Creating the synthetic brain through hybrid computational and biological systems repairing and replacing neural networks

TitleCreating the synthetic brain through hybrid computational and biological systems repairing and replacing neural networks
Publication TypeConference Paper
Year of Publication2010
AuthorsFrancis, J. T., Chapin J., Lytton WW., Barbour R., Carmena J., Principe J., Sanchez J., & Fortes J.
Conference NameSociety for Neuroscience 2010 (SFN '10)
KeywordsSFN, Society for Neuroscience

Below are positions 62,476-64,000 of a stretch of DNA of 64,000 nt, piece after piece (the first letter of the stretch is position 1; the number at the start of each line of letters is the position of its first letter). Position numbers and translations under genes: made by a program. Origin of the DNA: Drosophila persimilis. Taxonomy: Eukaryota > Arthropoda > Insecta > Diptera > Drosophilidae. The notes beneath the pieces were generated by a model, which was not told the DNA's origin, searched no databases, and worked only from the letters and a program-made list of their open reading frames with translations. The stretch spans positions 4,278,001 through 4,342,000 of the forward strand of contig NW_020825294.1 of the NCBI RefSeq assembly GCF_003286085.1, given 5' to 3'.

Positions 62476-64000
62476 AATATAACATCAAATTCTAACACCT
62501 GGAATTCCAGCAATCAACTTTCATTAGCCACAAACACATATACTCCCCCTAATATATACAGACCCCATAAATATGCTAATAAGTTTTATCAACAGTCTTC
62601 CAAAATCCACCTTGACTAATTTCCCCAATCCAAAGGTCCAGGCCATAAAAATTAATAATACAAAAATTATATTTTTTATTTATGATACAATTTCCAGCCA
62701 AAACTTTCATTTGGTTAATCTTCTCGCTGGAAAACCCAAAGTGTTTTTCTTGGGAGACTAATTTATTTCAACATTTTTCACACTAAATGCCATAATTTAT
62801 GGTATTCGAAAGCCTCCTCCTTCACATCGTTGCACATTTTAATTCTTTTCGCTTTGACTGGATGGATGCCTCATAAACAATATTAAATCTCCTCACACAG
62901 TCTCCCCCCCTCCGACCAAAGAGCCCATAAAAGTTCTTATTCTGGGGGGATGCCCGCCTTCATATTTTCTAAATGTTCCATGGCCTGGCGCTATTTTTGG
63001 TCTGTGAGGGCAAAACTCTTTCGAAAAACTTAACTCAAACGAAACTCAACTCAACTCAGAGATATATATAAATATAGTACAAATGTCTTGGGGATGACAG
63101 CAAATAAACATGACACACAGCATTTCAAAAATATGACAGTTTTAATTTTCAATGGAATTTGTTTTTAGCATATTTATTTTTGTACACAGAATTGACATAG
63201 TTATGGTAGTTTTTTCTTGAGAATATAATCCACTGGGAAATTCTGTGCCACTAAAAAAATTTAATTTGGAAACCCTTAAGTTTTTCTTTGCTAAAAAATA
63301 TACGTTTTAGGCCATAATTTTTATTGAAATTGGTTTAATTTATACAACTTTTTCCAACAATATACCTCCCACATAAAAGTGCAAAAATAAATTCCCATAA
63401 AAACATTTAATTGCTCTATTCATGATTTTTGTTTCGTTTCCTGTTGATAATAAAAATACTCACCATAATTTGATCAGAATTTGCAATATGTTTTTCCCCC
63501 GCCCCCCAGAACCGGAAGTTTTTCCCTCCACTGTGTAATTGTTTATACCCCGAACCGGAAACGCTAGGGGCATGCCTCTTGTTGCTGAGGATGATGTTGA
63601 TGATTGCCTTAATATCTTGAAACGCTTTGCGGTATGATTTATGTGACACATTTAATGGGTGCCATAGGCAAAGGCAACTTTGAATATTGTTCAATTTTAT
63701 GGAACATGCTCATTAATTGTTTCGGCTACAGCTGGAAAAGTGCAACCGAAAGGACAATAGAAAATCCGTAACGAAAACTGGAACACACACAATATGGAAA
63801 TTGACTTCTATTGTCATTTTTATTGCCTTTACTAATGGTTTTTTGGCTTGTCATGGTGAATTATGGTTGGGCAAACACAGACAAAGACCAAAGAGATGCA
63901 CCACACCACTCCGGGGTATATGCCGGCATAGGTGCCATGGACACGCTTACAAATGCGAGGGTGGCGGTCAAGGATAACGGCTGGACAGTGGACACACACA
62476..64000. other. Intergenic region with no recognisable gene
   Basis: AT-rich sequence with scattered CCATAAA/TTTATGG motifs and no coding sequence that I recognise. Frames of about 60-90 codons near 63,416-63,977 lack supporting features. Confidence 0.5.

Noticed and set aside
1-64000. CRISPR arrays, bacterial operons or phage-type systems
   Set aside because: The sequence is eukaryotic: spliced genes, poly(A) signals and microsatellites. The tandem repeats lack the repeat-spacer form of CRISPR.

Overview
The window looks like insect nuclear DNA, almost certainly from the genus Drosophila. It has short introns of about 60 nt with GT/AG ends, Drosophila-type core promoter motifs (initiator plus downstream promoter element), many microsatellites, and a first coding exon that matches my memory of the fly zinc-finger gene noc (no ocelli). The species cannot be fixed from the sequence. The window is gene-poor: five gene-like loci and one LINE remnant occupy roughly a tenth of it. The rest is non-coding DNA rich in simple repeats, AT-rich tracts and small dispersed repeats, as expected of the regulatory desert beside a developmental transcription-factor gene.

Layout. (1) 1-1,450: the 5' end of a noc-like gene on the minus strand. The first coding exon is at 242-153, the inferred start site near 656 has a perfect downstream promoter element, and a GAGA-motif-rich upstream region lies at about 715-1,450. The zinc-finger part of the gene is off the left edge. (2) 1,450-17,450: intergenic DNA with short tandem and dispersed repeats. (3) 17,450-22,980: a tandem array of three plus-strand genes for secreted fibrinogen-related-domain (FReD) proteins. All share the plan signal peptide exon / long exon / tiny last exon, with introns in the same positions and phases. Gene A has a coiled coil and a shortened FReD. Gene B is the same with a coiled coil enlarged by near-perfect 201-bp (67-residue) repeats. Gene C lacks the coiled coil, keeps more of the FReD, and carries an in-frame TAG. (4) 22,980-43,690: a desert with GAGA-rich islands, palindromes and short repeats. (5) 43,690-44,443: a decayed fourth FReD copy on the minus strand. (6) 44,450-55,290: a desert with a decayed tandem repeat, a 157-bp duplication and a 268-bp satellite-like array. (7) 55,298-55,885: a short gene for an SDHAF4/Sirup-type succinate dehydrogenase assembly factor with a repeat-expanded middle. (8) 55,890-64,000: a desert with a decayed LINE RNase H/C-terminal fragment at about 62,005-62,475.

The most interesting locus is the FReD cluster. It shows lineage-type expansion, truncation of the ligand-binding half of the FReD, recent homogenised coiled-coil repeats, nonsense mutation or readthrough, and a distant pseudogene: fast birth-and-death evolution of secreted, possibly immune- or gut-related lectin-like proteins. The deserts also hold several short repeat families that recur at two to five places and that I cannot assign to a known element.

Here we introduce a joint effort between eight laboratories with the goal of producing an InSilico brain to be used in conjunction with a brain machine interface. Unique to this work is our use of reinforcement learning (RL) as a guiding principal. We will situate this RL appropriately in a multilaminar neocortical model to be used in our brain machine interface (BMI). In addition, a computational agent that learns via RL will be placed between the user, the InSilico brain and the environment. A goal of this work will be to produce a BMI that will allow users to make dexterous reaching and grasping movements with seamless control. This system will give the user somatosensory feedback to help in such control. This system will also be able to compensate for degradation in neural recordings over time. In addition, our system incorporates a computational agent that learns via RL to compensate for any loss in the user's ability such as that due to a damaged cortical region. We will use large-scale computer simulations based on the real architecture of the nonhuman primate sensorimotor thalamocortical systems. Three primate labs will work in collaboration to develop and instrumented environment in which macaque monkeys will make reach to grasp and transport movements. Within this environment all kinematic and dynamic variables will be controlled by the experimenter. As such, the weights, shapes and dynamic properties of a set of virtual objects will be seamlessly controllable at the experimenters will. The monkeys will learn to grasp these virtual objects and transport them in the proper orientation to place them into a virtual pegboard. Large-scale microelectrode arrays will be placed along the sensorimotor neural stream in addition to EEG and fNIRS. The brain regions to be implanted are the primary sensory and motor cortices including areas 3a, 3b, 1 and 2. In addition, recordings will be taken from PMD, PMV and the parietal reach region (PPR). A set of deep brain structures will also be recorded from including the ventral posterior lateral thalamus, the nucleus accumbens and the striatum. Preliminary results from this large-scale collaborative effort will be presented.